Fatigue in individuals with knee osteoarthritis: Its relationship with sleep quality, pain and depression.
KEYWORDS: Knee Osteoarthritis, Fatigue, Sleep quality, Pain, Depression.
Knee Osteoarthritis (KOA) is stated to be an important health problem for the aging population of the world.1 The knee OA decreases quality of life and leads to many problems such as disability and fatigue. Fatigue is a common complaint by people having rheumatic diseases and is an important indicator of quality of life.2,3 Approximately half (47%) of the individuals with osteoarthritis (OA) suffer fatigue.4,5 The 65 years and over people with OA have been found to suffer fatigue four times more than do healthy people.5,6 On the other hand, assessment of fatigue in the provision of OA care is often neglected.2 In the literature, it is stated that rather less attention has been paid to this issue and thus not much research has been devoted to the subject.2,4,5,7 Today, the review of studies shows that a small number of studies focus on individuals with OA receiving rheumatological care. Therefore, it is important to identify the factors affecting OA-related fatigue.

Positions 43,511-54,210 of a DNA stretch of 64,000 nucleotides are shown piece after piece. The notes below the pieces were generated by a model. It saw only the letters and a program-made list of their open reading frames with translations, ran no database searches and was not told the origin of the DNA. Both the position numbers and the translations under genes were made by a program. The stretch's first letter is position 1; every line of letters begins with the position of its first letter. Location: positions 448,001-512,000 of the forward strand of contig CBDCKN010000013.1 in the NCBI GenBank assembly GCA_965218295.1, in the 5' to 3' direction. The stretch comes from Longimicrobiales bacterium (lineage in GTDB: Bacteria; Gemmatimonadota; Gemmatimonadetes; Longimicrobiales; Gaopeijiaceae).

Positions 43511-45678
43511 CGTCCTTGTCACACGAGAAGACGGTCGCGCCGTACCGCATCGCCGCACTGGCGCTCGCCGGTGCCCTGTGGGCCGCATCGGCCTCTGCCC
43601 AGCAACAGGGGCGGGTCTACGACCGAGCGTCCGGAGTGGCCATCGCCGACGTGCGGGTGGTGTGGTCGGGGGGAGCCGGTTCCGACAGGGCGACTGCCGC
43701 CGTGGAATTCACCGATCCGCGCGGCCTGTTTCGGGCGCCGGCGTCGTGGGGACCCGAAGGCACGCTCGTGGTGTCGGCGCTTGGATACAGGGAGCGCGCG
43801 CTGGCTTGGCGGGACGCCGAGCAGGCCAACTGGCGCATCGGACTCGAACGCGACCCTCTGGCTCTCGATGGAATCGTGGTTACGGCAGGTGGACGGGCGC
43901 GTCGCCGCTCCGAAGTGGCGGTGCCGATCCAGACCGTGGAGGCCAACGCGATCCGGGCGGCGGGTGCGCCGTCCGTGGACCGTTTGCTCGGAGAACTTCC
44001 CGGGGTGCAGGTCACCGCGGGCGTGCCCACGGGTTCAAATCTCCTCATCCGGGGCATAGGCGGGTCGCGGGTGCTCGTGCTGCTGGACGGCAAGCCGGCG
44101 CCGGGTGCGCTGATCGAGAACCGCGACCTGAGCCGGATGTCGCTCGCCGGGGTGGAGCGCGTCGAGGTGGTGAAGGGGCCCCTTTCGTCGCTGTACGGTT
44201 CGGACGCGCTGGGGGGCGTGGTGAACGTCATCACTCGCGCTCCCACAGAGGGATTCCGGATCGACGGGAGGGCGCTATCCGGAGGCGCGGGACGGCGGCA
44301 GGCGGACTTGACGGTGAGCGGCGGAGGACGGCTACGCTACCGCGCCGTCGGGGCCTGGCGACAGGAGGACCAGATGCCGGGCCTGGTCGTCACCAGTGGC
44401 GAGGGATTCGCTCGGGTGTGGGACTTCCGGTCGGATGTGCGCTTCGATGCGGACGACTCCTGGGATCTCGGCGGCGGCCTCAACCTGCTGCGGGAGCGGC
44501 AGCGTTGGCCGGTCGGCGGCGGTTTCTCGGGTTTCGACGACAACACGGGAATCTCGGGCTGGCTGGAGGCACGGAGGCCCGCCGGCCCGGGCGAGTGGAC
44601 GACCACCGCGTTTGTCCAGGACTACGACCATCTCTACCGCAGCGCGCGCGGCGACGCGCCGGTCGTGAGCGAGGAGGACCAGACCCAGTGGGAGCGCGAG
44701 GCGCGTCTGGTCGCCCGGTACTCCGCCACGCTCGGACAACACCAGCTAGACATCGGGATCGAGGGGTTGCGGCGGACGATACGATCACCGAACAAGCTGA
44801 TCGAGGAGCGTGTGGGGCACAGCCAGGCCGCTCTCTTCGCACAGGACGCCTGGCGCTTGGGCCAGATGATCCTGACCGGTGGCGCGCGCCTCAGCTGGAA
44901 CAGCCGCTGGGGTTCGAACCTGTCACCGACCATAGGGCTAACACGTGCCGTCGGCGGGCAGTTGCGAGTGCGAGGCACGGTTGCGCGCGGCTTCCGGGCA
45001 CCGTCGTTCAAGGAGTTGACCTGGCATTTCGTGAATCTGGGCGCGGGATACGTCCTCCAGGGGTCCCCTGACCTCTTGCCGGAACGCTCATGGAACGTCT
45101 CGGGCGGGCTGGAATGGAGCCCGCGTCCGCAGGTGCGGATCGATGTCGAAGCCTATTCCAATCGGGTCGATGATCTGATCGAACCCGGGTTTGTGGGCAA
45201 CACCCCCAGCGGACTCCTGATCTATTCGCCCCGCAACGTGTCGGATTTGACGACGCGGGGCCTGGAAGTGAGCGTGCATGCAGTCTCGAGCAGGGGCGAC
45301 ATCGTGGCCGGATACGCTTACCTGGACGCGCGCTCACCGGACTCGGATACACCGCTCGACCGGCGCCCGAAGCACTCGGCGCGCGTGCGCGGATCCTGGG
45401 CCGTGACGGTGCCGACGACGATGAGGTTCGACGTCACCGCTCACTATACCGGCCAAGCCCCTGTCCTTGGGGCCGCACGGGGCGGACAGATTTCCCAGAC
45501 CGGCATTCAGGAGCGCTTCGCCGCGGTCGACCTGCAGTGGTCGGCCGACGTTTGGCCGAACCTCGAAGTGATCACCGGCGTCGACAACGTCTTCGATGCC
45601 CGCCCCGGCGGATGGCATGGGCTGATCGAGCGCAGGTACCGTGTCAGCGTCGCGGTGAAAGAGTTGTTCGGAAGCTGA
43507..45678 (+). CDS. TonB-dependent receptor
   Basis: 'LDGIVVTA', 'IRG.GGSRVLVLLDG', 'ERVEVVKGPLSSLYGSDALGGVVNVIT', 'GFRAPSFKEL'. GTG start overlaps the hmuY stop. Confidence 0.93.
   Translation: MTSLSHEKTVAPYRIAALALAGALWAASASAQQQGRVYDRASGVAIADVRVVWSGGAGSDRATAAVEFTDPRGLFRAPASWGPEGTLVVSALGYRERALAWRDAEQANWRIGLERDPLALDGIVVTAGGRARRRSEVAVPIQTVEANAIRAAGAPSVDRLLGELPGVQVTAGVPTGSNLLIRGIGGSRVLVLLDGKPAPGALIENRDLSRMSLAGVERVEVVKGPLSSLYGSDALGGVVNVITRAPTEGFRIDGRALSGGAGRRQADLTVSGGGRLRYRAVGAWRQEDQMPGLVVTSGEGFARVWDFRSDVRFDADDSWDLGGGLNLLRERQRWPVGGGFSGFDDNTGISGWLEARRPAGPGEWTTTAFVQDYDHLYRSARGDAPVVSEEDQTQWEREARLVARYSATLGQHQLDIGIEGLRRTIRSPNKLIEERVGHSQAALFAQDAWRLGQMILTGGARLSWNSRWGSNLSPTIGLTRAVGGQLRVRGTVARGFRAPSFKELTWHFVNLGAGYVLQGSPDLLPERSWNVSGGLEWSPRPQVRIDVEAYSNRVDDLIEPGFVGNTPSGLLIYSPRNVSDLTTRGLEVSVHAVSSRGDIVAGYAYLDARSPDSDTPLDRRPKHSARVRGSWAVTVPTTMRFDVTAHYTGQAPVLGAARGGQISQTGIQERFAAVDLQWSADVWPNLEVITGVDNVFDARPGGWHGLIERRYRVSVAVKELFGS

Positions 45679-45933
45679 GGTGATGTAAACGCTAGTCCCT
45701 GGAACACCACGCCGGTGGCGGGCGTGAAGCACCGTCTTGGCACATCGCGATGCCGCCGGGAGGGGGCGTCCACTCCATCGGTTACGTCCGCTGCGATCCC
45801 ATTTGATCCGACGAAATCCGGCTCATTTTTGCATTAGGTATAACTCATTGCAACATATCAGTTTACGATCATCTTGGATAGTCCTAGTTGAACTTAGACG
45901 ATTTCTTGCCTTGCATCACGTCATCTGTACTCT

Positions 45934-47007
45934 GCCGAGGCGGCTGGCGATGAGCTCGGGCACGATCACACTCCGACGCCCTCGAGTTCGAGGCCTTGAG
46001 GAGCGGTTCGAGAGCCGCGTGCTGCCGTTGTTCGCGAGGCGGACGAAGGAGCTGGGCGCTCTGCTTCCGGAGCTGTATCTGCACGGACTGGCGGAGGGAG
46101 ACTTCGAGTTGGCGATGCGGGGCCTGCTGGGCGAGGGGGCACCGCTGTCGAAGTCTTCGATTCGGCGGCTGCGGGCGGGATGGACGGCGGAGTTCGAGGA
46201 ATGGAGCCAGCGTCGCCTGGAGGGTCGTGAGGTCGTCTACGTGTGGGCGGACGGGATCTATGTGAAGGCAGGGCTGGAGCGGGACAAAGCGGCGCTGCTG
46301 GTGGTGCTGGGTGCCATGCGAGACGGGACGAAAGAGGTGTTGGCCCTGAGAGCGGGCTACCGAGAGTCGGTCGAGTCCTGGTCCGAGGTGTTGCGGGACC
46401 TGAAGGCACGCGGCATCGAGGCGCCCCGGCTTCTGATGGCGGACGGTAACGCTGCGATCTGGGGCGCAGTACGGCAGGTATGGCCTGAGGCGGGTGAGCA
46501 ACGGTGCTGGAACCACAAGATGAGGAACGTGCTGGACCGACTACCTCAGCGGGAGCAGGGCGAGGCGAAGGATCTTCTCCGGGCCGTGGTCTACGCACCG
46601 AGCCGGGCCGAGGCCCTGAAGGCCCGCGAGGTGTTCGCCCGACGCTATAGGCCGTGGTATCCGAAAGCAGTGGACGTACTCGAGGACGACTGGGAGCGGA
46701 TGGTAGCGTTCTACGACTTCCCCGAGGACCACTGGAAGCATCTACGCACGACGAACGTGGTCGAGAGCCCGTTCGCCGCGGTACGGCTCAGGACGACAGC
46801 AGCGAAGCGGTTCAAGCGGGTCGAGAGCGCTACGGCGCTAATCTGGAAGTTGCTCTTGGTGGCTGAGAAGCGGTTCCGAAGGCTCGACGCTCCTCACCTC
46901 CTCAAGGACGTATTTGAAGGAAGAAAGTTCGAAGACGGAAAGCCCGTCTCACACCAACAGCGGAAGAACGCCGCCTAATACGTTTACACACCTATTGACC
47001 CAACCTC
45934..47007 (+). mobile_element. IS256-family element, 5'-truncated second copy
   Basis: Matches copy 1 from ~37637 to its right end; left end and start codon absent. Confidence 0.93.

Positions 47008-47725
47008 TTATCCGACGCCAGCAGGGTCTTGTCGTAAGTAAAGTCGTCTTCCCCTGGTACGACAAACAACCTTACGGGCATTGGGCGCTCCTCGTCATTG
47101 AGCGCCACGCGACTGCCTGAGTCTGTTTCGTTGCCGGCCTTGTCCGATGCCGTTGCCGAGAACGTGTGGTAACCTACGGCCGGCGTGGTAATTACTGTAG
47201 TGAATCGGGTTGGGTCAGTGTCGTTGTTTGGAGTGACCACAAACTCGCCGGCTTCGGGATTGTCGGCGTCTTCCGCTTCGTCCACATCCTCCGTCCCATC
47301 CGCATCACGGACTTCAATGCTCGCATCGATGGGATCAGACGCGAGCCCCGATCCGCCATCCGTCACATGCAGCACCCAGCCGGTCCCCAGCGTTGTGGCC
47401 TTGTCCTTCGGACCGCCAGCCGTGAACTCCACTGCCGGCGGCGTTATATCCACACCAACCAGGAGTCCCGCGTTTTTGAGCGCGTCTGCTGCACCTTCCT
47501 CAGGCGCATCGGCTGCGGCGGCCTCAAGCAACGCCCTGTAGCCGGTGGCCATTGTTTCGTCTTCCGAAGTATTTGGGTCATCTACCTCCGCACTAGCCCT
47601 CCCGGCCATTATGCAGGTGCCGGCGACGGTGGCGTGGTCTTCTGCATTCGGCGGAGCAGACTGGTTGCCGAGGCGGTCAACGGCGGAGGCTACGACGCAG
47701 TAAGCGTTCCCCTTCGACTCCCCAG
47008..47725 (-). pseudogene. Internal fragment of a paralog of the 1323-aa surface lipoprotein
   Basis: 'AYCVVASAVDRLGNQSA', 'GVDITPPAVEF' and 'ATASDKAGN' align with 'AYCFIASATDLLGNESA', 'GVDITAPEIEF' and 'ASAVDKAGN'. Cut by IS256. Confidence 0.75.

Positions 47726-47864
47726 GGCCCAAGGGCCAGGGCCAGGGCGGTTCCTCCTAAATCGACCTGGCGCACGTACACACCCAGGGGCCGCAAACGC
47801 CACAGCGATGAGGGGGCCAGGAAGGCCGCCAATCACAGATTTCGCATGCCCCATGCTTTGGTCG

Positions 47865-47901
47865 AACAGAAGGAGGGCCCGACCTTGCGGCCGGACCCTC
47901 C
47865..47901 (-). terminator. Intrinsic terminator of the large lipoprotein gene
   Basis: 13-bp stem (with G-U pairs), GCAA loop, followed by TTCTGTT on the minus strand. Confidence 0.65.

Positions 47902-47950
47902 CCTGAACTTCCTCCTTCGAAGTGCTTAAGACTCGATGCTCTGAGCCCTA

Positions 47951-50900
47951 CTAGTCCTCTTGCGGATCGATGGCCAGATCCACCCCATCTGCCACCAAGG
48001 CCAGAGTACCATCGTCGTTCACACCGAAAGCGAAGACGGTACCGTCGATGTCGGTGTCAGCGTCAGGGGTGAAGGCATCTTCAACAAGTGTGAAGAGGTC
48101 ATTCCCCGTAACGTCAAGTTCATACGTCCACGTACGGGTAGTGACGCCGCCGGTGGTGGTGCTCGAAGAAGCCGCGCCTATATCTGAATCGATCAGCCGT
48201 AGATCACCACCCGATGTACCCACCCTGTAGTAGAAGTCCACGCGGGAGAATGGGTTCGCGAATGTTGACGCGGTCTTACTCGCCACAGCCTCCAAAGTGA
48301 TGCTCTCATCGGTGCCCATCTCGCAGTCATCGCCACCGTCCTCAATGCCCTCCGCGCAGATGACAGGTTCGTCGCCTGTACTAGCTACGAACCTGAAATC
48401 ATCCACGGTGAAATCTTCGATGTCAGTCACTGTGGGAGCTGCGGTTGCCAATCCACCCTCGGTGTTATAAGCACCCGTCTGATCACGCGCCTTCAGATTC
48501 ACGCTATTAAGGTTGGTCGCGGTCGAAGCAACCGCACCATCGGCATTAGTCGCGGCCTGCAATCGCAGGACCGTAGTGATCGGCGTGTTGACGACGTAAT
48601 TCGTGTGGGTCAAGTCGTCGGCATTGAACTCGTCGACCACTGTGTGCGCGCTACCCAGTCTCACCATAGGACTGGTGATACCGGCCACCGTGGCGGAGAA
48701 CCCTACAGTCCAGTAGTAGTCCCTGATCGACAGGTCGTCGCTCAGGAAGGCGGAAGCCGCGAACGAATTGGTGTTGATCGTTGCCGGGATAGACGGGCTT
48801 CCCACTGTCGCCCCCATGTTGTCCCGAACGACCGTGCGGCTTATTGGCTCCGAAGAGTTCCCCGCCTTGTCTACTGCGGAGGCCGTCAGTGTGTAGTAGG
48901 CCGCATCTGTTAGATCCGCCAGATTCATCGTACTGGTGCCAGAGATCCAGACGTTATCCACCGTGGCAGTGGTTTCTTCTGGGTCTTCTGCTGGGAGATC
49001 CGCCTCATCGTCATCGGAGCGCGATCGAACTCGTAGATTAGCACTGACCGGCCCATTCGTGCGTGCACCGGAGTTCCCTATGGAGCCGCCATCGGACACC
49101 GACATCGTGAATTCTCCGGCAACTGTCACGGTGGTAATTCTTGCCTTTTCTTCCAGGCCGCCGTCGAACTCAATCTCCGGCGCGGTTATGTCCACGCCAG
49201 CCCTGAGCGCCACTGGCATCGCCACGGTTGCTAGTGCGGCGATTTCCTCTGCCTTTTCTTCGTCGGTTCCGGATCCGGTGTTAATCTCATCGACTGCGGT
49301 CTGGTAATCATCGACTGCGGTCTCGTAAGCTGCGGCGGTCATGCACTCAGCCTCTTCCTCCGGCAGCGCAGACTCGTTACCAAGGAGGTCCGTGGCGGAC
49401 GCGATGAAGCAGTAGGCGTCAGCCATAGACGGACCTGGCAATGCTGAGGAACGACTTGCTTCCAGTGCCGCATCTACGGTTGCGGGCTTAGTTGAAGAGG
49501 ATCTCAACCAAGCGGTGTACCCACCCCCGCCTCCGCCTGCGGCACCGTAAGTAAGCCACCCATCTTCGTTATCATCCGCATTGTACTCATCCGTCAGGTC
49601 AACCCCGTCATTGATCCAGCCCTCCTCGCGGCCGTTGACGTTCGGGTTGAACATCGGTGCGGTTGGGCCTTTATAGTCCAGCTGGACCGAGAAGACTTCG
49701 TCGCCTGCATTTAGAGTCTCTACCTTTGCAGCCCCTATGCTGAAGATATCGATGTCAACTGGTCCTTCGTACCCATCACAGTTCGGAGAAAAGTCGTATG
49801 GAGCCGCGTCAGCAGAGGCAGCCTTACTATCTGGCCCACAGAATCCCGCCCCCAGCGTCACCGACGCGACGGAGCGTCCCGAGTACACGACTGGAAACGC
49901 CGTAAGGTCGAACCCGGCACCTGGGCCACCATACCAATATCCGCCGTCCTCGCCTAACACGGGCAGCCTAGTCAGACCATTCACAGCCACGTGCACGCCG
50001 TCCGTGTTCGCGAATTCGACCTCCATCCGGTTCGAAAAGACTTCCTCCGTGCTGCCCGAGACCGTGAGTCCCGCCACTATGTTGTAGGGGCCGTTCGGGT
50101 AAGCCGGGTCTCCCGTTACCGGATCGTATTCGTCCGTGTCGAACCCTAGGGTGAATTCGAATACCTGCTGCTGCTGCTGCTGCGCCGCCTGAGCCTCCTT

Fatigue might be a primary outcome of OA, or it may be due to the side effects of drugs or sleeplessness.2 Sleeplessness is a risk factor for fatigue in OA.5,8 The problem of sleeplessness can occur in most of the rheumatic diseases, and its main cause is pain.9 Pain that increases with activity and decreases at rest in the early stage of the disease becomes more intense and resistant as the disease progresses. If pain still exists at rest, it can awaken the sufferer at night. Approximately 30% of individuals with OA are reported to experience night pain.10 Studies have shown that arthritis affects sleep quality adversely. These studies have also shown that patients with arthritis have sleeping problems such as difficulty in falling asleep, frequent sleep disruption and early morning awakening.9,11,12